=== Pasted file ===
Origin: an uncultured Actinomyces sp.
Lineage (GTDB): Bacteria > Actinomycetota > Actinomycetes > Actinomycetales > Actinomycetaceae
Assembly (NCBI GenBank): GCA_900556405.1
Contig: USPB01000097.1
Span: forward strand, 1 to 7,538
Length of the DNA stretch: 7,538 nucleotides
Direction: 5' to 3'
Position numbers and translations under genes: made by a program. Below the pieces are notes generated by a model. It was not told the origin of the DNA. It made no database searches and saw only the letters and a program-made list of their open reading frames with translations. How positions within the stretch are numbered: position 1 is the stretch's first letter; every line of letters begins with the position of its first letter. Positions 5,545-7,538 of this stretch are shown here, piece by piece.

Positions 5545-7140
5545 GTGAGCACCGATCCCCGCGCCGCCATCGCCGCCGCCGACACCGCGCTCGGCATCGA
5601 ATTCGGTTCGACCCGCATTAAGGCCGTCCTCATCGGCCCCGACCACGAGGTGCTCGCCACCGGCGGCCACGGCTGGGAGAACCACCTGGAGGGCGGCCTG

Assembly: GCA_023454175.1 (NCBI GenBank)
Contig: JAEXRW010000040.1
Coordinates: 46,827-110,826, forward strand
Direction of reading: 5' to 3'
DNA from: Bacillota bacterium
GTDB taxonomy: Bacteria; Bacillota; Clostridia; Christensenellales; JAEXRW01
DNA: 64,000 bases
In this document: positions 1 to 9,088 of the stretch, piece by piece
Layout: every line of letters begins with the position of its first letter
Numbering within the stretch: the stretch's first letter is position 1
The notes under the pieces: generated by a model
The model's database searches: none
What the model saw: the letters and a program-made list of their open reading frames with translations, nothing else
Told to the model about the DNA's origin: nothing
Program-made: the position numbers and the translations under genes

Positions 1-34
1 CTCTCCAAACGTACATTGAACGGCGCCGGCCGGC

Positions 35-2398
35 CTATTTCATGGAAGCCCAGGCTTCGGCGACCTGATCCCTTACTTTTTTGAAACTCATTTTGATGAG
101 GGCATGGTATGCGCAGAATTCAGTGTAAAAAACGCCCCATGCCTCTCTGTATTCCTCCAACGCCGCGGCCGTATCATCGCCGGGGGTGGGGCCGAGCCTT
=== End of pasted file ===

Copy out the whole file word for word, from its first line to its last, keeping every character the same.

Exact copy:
Origin: an uncultured Actinomyces sp.
Lineage (GTDB): Bacteria > Actinomycetota > Actinomycetes > Actinomycetales > Actinomycetaceae
Assembly (NCBI GenBank): GCA_900556405.1
Contig: USPB01000097.1
Span: forward strand, 1 to 7,538
Length of the DNA stretch: 7,538 nucleotides
Direction: 5' to 3'
Position numbers and translations under genes: made by a program. Below the pieces are notes generated by a model. It was not told the origin of the DNA. It made no database searches and saw only the letters and a program-made list of their open reading frames with translations. How positions within the stretch are numbered: position 1 is the stretch's first letter; every line of letters begins with the position of its first letter. Positions 5,545-7,538 of this stretch are shown here, piece by piece.

Positions 5545-7140
5545 GTGAGCACCGATCCCCGCGCCGCCATCGCCGCCGCCGACACCGCGCTCGGCATCGA
5601 ATTCGGTTCGACCCGCATTAAGGCCGTCCTCATCGGCCCCGACCACGAGGTGCTCGCCACCGGCGGCCACGGCTGGGAGAACCACCTGGAGGGCGGCCTG

Assembly: GCA_023454175.1 (NCBI GenBank)
Contig: JAEXRW010000040.1
Coordinates: 46,827-110,826, forward strand
Direction of reading: 5' to 3'
DNA from: Bacillota bacterium
GTDB taxonomy: Bacteria; Bacillota; Clostridia; Christensenellales; JAEXRW01
DNA: 64,000 bases
In this document: positions 1 to 9,088 of the stretch, piece by piece
Layout: every line of letters begins with the position of its first letter
Numbering within the stretch: the stretch's first letter is position 1
The notes under the pieces: generated by a model
The model's database searches: none
What the model saw: the letters and a program-made list of their open reading frames with translations, nothing else
Told to the model about the DNA's origin: nothing
Program-made: the position numbers and the translations under genes

Positions 1-34
1 CTCTCCAAACGTACATTGAACGGCGCCGGCCGGC

Positions 35-2398
35 CTATTTCATGGAAGCCCAGGCTTCGGCGACCTGATCCCTTACTTTTTTGAAACTCATTTTGATGAG
101 GGCATGGTATGCGCAGAATTCAGTGTAAAAAACGCCCCATGCCTCTCTGTATTCCTCCAACGCCGCGGCCGTATCATCGCCGGGGGTGGGGCCGAGCCTT